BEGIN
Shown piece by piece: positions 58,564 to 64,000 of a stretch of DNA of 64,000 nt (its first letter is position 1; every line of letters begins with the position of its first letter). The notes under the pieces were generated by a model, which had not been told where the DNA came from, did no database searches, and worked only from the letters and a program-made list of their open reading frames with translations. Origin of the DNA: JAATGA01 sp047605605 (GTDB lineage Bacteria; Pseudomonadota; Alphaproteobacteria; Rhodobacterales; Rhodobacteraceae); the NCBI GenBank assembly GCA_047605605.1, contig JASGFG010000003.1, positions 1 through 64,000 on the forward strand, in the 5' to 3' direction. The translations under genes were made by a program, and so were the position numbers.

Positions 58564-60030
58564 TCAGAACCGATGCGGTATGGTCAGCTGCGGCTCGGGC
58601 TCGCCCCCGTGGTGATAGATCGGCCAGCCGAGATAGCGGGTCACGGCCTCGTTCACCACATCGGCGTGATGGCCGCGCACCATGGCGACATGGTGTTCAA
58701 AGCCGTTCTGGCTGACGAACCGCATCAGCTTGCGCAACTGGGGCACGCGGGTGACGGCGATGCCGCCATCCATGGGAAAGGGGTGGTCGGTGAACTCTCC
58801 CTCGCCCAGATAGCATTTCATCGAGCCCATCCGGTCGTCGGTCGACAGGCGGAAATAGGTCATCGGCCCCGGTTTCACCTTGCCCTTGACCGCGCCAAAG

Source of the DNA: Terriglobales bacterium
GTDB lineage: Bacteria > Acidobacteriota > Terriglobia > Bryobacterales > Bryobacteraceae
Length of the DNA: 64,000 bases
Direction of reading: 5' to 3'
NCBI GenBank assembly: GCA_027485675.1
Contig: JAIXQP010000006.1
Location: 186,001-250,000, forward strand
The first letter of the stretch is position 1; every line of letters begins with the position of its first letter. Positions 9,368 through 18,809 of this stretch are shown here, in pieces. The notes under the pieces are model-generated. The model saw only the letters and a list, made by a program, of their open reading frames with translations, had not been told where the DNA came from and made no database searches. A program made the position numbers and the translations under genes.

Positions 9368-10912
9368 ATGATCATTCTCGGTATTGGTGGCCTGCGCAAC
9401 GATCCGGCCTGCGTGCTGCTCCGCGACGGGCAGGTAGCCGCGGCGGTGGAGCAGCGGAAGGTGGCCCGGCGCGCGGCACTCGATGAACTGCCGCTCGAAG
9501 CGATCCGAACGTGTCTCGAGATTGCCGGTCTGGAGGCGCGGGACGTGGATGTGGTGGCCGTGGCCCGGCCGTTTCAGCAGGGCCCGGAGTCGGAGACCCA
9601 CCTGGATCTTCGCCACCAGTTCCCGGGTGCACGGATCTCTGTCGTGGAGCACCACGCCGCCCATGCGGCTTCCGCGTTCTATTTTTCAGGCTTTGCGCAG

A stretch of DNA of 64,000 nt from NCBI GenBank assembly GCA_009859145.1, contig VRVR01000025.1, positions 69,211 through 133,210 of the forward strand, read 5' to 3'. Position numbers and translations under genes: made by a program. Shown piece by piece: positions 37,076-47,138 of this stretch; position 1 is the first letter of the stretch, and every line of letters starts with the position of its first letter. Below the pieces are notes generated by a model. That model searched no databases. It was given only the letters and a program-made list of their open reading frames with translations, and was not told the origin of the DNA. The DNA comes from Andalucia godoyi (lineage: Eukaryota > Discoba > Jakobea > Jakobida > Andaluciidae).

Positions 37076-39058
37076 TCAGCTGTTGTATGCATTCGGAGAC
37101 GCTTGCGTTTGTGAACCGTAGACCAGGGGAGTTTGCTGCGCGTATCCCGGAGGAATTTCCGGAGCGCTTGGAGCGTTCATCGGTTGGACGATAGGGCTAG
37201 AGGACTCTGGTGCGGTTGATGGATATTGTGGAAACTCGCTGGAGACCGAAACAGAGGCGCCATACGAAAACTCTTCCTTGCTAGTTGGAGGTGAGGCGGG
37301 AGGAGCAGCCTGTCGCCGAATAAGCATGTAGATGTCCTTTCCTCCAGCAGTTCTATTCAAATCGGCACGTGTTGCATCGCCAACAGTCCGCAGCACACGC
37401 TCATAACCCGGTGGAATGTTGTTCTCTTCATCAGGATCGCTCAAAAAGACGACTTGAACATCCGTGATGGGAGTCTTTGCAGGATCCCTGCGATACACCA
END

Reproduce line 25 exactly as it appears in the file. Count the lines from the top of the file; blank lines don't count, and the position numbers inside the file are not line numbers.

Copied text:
37301 AGGAGCAGCCTGTCGCCGAATAAGCATGTAGATGTCCTTTCCTCCAGCAGTTCTATTCAAATCGGCACGTGTTGCATCGCCAACAGTCCGCAGCACACGC